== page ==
comscore State hot line helps islanders exile tobacco

State hot line helps islanders exile tobacco

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The Hawaii Tobacco Quitline is hoping smokers will light up its phone lines instead of a cigarette during the annual New Year’s push to kick the unhealthy habit.

The free, confidential service is open to anyone in the state who wants to quit smoking, according to Valerie Smalley, a "Quit Coach" supervisor for the Hawaii Tobacco Quitline, which combines telephone coaching and nicotine replacement therapy. Smokers can also go online to register for a call back from a Quit Coach.

The hot line, paid for by the Hawaii Tobacco Prevention & Control Trust Fund using funds from a settlement with the tobacco industry, was established in 2005 and so far has helped more than 21,000 people.

"About 30 percent of the people who enroll in the program successfully quit smoking," said Quitline spokesman Pedro Haro. "Research shows that it takes several attempts. The more times a person tries, the more likely they are to stop smoking. We’ve seen a huge decline in tobacco use," Haro said.

In 2002, 21 percent of adults in Hawaii used tobacco. That dropped to 15.4 percent by 2009.

Hawaii Tobacco Quitline

» Phone: 1-800-QUIT-NOW (784-8669)
» Times: Available 3 a.m. to 9 p.m. daily
» On the Net: Register online at

Smokers will see both immediate and long-term benefits upon quitting, he explained. "For example, the smell on their fingers can be gone by tomorrow," Haro said.

Long-term health benefits make it worth the effort, he added. "Smoking affects the heart. Not only can it cause heart disease, but also several different cancers, premature aging, and (it) even affects the teeth," Haro said.

Through the Quitline program, participants have unlimited telephone support from trained Quit Coaches and get information on various products and methods of quitting smoking, such as nicotine patches, gum, inhalers and nicotine-free pills.

Quit Coaches have bachelor’s degrees in health education, counseling or a related field, and many are ex-smokers.

"The telephone support is individualized, which makes a difference. We look at smoking history, how much a person smokes, when and where they smoke and what they have tried to do in the past," Smalley said.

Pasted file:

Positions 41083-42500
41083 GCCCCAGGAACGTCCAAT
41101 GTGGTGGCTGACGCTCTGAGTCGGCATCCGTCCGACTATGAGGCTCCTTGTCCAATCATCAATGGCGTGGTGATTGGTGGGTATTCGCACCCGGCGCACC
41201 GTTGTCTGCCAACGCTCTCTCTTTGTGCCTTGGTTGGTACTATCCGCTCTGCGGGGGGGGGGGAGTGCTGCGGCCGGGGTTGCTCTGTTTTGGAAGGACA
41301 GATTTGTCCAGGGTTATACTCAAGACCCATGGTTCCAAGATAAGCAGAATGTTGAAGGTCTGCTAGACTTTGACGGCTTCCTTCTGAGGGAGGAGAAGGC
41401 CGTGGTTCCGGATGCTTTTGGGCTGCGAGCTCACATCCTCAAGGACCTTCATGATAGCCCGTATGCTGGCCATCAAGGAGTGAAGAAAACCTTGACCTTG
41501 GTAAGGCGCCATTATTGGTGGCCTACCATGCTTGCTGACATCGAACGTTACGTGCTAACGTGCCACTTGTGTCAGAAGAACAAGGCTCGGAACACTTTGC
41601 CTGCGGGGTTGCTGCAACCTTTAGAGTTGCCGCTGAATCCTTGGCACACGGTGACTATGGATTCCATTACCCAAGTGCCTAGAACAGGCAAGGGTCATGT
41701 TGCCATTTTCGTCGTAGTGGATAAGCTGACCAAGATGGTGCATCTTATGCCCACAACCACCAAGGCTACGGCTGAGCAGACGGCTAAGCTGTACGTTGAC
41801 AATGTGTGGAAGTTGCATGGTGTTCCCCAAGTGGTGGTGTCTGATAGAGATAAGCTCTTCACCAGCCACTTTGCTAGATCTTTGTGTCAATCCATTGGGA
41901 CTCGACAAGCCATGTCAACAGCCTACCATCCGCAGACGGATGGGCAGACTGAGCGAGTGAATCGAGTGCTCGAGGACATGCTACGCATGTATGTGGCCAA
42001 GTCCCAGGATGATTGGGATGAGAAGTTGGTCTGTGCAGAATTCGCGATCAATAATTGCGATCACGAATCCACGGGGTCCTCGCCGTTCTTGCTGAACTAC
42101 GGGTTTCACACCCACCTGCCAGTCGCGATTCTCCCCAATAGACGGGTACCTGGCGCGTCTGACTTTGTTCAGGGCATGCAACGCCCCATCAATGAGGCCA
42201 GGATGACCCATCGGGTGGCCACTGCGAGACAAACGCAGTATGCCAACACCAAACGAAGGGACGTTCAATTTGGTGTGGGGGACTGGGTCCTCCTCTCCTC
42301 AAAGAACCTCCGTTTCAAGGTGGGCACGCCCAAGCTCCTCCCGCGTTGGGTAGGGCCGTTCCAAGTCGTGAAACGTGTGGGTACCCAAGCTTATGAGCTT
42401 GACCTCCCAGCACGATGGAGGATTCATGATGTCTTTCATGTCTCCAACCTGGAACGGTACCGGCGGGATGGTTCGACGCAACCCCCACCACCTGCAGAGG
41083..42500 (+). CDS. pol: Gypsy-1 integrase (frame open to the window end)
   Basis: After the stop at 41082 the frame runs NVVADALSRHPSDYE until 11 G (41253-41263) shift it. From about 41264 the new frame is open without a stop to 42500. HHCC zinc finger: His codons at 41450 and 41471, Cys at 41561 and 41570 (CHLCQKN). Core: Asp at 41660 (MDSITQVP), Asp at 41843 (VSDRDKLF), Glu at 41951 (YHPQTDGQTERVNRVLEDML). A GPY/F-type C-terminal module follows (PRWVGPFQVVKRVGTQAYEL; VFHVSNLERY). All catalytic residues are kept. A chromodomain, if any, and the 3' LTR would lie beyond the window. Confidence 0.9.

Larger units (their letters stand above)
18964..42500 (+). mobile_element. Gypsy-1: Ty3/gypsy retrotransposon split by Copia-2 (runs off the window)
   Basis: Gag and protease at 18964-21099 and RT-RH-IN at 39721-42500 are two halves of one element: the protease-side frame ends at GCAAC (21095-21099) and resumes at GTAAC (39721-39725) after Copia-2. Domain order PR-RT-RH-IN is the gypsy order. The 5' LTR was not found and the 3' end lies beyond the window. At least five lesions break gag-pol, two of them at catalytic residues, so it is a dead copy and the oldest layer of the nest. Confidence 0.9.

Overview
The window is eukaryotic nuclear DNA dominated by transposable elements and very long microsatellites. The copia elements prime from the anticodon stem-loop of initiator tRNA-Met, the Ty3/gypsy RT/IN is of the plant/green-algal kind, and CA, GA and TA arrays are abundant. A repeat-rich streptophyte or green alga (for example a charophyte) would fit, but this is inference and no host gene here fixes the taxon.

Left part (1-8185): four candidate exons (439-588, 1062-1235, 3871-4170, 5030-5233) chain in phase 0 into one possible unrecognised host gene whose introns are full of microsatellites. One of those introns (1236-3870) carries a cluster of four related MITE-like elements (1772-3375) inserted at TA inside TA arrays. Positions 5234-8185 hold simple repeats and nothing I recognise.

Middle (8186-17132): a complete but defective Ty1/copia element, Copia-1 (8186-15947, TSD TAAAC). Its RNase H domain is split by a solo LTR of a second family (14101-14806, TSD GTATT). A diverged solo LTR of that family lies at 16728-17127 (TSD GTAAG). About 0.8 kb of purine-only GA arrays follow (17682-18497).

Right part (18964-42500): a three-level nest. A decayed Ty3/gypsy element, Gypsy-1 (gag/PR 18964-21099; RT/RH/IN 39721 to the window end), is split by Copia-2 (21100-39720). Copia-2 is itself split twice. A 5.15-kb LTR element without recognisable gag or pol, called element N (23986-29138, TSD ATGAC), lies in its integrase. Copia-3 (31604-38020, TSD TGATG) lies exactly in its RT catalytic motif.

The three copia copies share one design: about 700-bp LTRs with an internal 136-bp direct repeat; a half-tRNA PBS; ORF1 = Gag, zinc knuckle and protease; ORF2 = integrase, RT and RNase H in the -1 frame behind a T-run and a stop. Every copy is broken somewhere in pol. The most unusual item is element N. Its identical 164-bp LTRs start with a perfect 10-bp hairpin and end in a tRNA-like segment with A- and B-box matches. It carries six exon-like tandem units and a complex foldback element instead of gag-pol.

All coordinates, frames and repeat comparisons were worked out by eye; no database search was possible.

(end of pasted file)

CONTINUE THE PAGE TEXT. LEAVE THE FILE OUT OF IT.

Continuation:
"Loved ones may not understand how addictive smoking is and how difficult it is to stop. When (smokers) call in, it gives them someplace to go where people understand. They can be honest about their struggles," she said.

"There’s a lot of shame involved. Some of these people may be able to start and run a business, but they can’t quit smoking."

Quitline offers free nicotine patches or gum and coaching to all tobacco users, regardless of insurance coverage. "It not only helps smokers, but users of other tobacco products and even answers calls from family, friends and physicians of tobacco users to give them information on what they can do to help others quit," Haro said.

Quit now tips

» Plan something enjoyable to do every day that does not include tobacco.
» Stop and ask yourself, "Do I really want this cigarette right now?"
» Clean out your car. Empty your ashtray. Add a special place for your new crunchy snacks to help you fight the urge to smoke.
» Give away all your ashtrays.
» Watch people who don’t use tobacco. Borrow some ideas from them.
» Reward yourself. Consider putting aside the money that you would have spent buying cigarettes, and treat yourself.
» Make a commitment to having a tobacco-free home. Place a "Mahalo for not smoking" sign at the front door.
» Drink lots of water.
» Instead of a smoke break, take a walk round the block, have a cup of tea or drink a glass of fruit juice.
» Have hope. Remember, even if you’ve tried to quit before, it doesn’t mean you won’t be successful this time.
» Frame your last cigarette.
» Get social support. Talk about it to friends and family and let them support you.
» Measure your victories. Instead of beating yourself up for stumbling, applaud yourself for your small victories: "I’ve made it through an hour without smoking." Soon you’ll be able to say, "I’ve made it through a week or month."
» Most important, get help. Less than 5 percent of people who try to quit without help succeed.

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